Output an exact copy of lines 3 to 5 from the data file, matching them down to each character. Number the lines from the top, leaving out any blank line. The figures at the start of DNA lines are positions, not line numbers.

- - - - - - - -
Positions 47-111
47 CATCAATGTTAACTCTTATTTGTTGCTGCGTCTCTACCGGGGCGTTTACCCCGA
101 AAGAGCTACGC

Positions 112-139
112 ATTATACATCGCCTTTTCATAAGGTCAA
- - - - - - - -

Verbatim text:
101 AAGAGCTACGC

Positions 112-139
112 ATTATACATCGCCTTTTCATAAGGTCAA